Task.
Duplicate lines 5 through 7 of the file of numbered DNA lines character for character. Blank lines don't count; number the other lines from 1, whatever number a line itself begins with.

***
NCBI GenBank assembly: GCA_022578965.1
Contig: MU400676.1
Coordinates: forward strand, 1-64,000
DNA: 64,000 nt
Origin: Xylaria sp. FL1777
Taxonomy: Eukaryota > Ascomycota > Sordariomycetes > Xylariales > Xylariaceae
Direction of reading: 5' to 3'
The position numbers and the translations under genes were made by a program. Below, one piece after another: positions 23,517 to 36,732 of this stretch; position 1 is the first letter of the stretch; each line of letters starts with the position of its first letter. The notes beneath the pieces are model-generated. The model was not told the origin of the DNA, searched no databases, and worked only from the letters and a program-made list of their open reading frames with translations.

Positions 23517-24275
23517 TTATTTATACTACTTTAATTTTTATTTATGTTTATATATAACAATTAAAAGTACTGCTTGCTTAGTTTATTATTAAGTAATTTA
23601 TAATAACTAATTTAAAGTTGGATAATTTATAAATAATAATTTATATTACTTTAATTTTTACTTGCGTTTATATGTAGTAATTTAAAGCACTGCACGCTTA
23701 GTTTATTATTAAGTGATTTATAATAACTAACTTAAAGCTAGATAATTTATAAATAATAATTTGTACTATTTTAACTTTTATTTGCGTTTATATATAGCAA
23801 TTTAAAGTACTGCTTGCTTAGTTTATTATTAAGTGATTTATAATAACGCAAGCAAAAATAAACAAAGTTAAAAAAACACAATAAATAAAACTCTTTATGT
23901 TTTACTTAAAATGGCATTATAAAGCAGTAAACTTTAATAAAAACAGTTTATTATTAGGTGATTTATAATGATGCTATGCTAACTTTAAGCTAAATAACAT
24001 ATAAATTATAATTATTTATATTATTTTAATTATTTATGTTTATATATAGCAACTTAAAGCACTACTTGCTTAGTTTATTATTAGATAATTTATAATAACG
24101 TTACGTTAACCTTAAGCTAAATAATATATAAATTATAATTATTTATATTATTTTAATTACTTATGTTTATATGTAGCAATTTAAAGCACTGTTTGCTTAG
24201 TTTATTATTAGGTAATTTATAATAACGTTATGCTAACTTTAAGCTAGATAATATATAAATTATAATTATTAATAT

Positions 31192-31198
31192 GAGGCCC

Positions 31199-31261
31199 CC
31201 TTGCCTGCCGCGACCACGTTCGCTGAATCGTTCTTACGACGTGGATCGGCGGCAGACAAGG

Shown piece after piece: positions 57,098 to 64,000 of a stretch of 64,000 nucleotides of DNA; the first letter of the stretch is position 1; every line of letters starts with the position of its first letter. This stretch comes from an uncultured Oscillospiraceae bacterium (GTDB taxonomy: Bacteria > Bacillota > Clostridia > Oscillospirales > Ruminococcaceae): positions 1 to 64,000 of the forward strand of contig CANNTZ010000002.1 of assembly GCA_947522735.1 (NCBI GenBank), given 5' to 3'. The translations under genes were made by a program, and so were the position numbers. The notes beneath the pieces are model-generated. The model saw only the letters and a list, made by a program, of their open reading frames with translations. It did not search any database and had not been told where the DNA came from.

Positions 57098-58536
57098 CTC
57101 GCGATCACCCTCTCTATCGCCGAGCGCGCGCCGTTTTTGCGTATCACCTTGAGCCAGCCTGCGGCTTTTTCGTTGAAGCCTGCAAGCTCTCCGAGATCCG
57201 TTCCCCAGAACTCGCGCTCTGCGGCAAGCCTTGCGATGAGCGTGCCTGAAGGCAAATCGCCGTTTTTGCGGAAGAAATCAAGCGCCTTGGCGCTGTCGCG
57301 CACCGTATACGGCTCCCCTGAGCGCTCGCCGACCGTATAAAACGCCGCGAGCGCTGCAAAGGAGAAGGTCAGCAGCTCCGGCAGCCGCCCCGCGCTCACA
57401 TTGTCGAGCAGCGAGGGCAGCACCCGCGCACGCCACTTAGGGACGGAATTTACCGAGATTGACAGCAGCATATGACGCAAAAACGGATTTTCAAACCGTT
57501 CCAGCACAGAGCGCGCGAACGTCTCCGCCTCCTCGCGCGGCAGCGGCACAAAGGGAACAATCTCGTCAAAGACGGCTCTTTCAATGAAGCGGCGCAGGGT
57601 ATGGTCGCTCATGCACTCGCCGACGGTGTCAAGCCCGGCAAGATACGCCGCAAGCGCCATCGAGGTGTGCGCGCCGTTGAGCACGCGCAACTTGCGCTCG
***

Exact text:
Origin: Xylaria sp. FL1777
Taxonomy: Eukaryota > Ascomycota > Sordariomycetes > Xylariales > Xylariaceae
Direction of reading: 5' to 3'